catfish amendment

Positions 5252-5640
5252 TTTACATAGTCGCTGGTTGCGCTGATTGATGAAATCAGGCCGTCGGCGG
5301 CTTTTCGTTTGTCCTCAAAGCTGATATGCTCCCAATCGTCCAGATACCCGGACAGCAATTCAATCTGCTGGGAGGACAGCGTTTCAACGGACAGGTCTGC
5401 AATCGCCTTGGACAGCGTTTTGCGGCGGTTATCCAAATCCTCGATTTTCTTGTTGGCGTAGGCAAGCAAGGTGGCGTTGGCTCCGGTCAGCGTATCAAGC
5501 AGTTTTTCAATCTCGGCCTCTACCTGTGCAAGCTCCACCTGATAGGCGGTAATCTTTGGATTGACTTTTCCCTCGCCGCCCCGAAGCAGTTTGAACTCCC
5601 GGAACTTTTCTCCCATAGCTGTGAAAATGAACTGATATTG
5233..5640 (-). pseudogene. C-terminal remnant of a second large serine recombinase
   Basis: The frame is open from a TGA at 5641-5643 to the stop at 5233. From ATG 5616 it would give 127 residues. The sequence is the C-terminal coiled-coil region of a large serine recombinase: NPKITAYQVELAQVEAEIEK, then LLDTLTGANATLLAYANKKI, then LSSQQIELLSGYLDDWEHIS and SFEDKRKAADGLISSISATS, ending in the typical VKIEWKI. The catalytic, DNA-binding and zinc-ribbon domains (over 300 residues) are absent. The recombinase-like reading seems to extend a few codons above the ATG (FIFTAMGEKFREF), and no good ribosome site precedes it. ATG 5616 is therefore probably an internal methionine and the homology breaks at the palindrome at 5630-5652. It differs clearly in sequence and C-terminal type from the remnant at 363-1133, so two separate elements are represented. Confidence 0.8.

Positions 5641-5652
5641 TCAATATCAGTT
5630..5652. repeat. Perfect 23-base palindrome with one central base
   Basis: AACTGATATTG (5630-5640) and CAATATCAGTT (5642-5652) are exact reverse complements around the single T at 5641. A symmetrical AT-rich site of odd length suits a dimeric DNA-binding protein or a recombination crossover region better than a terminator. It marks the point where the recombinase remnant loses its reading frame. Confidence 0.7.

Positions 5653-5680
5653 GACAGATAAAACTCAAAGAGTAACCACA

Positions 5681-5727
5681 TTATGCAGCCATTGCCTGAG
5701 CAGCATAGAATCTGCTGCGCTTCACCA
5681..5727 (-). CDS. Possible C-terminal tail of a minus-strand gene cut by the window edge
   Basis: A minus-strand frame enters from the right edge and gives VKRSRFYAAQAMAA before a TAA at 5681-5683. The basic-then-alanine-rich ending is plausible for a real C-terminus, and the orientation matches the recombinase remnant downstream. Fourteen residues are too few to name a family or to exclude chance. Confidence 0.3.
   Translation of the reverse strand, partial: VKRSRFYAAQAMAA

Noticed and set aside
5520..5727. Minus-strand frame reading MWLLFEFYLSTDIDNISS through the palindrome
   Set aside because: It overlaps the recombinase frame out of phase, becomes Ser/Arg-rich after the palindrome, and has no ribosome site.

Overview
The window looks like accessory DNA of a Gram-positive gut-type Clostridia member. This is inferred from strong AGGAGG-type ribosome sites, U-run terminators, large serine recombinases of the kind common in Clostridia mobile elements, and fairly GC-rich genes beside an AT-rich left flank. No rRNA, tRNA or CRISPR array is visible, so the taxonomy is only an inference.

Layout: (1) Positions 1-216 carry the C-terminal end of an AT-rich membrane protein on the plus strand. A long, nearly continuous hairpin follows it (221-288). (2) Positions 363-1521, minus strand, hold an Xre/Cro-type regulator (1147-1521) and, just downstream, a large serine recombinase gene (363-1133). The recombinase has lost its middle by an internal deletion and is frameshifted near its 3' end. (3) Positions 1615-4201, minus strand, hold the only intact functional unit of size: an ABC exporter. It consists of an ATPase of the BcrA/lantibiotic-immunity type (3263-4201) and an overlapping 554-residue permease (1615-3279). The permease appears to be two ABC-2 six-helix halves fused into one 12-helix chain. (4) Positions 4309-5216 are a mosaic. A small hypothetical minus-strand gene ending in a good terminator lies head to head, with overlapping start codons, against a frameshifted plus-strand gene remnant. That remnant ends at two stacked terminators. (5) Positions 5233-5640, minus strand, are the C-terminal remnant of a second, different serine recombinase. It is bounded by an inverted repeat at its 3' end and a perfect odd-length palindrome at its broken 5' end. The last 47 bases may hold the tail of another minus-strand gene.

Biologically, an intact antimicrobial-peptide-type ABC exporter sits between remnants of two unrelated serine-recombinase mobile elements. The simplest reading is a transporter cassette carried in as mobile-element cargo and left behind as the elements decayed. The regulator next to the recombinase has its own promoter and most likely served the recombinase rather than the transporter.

n.— «The exact day the first North Carolina politician hooked his thumbs in his suspenders and referred to a “catfish amendment” is probably lost to history.…The term refers to a proposed change on a bill that sounds friendly but is actually a sly attempt to kill it. Usually, that’s by adding a provision that would turn off supporters or make the law vastly more expensive.…“There was always some guy getting up talking about a catfish amendment,” he said. “But Cutlar was the one who got the most mileage out of it.” Over time, the joke was forgotten, but the term stuck around, and not just in North Carolina. Lobbyists in Georgia use the word “catfishing” to describe their attempts to load up a bill with killer amendments. One lobbyist is known by the nickname “Catfish” for his ability to do so.» —“‘Catfish amendment’ phrase caught on” by Ryan Teague Beckwith News & Observer (Raleigh, North Carolina) July 5, 2007. (source: Double-Tongued Dictionary)

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